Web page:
Yesterday while testing a simple hand-coded site locally I came up against the notorious error of PNGs not appearing in IE7 for Vista. A site check which should have taken a few seconds turned into another afternoon lost to a browser bug.
What’s that, you say? IE7 fixed the disappearing PNG error from IE6? IE7 enabled PNG functionality? Oh no it did-n’t, girlfriend. In IE7, PNGs can occasionally fail to appear not due to markup errors or CSS conflicts, but botched registry entries. Read on.
First, I tried two basic fixes specific to Vista:
- Disabling User Access Control (UAC), which you don’t need at all if you are the only person who uses your Vista machine. This didn’t fix it.
- Right clicking on IE and running as Administrator (although I already am Administrator) – this didn’t fix it either.
I then found this page which explained how the issue was a known problem caused by the registry. Some other software installation (it could have been anything) altered the file class and MIME settings for the PNG file type, which causes them to disappear in IE7, but not in anything else, of course. The author of that page provided an easy .reg merge file which would reset the settings for .PNGs, hopefully solving the problem. Based on the comments left on his page, it looks like it worked for a lot of people.
But not for me. When I tried to merge his registry file, I got the error message stating that “Not all data was successfully written to the registry. Some keys are open by the system or other processes.” Someone on his page suggested breaking the merged .reg file into fifteen individual .reg files, merging them individually, and then researching fixing the ownership issues with the ones that were causing open keys…the mere thought of that had me losing the will to live, so I had to find another solution.
Another suggested solution was to run regsvr32 %WinDir%\system32\pngfilt.dll in the command prompt. This promised to re-set the png functionality from Vista’s source files, and as with the fix described above, it seems to work for some. But when I tried this, I got yet another error message: “The module C:\Windows\system32\pngfilt.dll was loaded but the entry-point dllregisterserver was not found. Make sure that C:\Windows\system32\pngfilt.dll is a valid DLL or OCX file and then try again.” A colleague suggested using the System File Checker to repair that file from the Vista DVD. Which would have been great if I had gotten a Vista DVD with this laptop. But mine only came with the option to create a recovery or restoration CD, which would not fix that corrupt file.
So on to trying to change the file associations on the surface. One suggestion which does seem to work for some people experiencing this problem was to right click on a PNG file, select Open With –> Choose Default Program –> Windows Photo Gallery. Works for some, but not for me.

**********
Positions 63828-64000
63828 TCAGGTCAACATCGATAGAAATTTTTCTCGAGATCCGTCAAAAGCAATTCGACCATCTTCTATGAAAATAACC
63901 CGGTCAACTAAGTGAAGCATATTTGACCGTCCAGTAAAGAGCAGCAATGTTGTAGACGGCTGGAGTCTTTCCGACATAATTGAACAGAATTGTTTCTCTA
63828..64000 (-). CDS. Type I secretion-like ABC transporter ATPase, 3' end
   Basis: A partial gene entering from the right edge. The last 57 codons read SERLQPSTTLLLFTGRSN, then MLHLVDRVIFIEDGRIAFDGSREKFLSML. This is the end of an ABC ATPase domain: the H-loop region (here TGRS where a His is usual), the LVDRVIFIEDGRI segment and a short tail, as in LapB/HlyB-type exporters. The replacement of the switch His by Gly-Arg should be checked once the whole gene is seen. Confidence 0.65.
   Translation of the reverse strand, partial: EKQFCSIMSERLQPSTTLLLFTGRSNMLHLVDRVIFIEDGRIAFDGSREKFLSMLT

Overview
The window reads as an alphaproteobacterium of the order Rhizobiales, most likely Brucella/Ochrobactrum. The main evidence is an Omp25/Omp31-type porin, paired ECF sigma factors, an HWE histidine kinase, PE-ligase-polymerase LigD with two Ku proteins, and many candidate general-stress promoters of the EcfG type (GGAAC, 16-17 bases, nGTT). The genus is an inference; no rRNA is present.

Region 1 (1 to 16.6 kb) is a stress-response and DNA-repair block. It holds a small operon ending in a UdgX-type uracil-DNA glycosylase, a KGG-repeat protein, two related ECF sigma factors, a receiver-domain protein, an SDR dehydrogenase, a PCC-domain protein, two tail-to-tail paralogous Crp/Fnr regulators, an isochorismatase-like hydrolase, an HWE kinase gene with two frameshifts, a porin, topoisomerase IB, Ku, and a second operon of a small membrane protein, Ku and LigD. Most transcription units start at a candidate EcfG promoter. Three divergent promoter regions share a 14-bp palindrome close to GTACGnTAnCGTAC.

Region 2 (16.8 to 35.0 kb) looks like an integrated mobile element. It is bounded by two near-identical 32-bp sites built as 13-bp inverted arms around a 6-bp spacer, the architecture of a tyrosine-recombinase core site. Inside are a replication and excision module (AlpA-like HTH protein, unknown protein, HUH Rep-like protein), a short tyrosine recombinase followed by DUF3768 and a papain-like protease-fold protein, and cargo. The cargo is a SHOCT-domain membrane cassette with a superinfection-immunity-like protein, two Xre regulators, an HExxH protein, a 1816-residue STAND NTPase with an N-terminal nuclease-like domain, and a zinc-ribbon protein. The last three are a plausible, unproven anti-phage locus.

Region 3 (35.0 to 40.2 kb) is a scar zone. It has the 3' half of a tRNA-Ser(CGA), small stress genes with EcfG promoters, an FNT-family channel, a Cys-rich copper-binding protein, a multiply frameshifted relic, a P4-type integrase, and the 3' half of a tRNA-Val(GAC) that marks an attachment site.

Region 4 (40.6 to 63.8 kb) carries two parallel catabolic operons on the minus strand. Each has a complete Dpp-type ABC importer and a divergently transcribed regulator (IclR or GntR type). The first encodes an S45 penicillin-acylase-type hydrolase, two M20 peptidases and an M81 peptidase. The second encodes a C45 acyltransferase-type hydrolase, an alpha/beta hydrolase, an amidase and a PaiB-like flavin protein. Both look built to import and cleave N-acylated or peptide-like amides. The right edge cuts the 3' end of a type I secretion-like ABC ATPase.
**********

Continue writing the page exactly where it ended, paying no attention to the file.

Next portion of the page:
Finally, someone on LinkedIn pointed me to a discussion on Apple’s forums which provided the fix that worked. The culprit seemed to be Quicktime, of all things. Some suggested removing Quicktime altogether, but then iTunes wouldn’t work, and I’d break out in hives and start twitching. So barring a full uninstall of Quicktime, according to that discussion on Apple’s forums, here is the solution to the PNG bug:
- In Quicktime, open and edit both QuickTime and Players preferences (edit, preferences) and disable everything you possibly can.
- Right click on a PNG file, Open With –> Choose Default Program –> Internet Explorer.
- Close IE, then load a PNG from the web via Internet Explorer. It’s there? Good. Close IE.
- Right click on a PNG file, Open With –> Choose Default Program –> Windows Photo Gallery.
Sorted! PNGs appear in IE7 again.
It’s hard to believe that this far along in the web design journey, we still have to re-train our browsers to recognise basic file types. It’s harder still to believe that the fix to this problem almost involved de-merging registry files, digging out a nonexistent install DVD, and re-writing system-generated registry users. All this hassle to get a tiny handful of graphics to appear on a simple site. And they wonder why most of us would rather drink cold decaf coffee than give up Firefox?
Given how frequently Quicktime is refreshed, I have no doubt that this problem will reappear down the road. At least I know how to fix it now – but that’s because I was aware of the problem and knew what I was looking for. What about average web users who don’t know what a PNG is and will only be seeing a blank space where a graphic should be? Could they navigate through the steps above? No, and they shouldn’t have to, and to that end Microsoft needs to patch this error as soon as possible.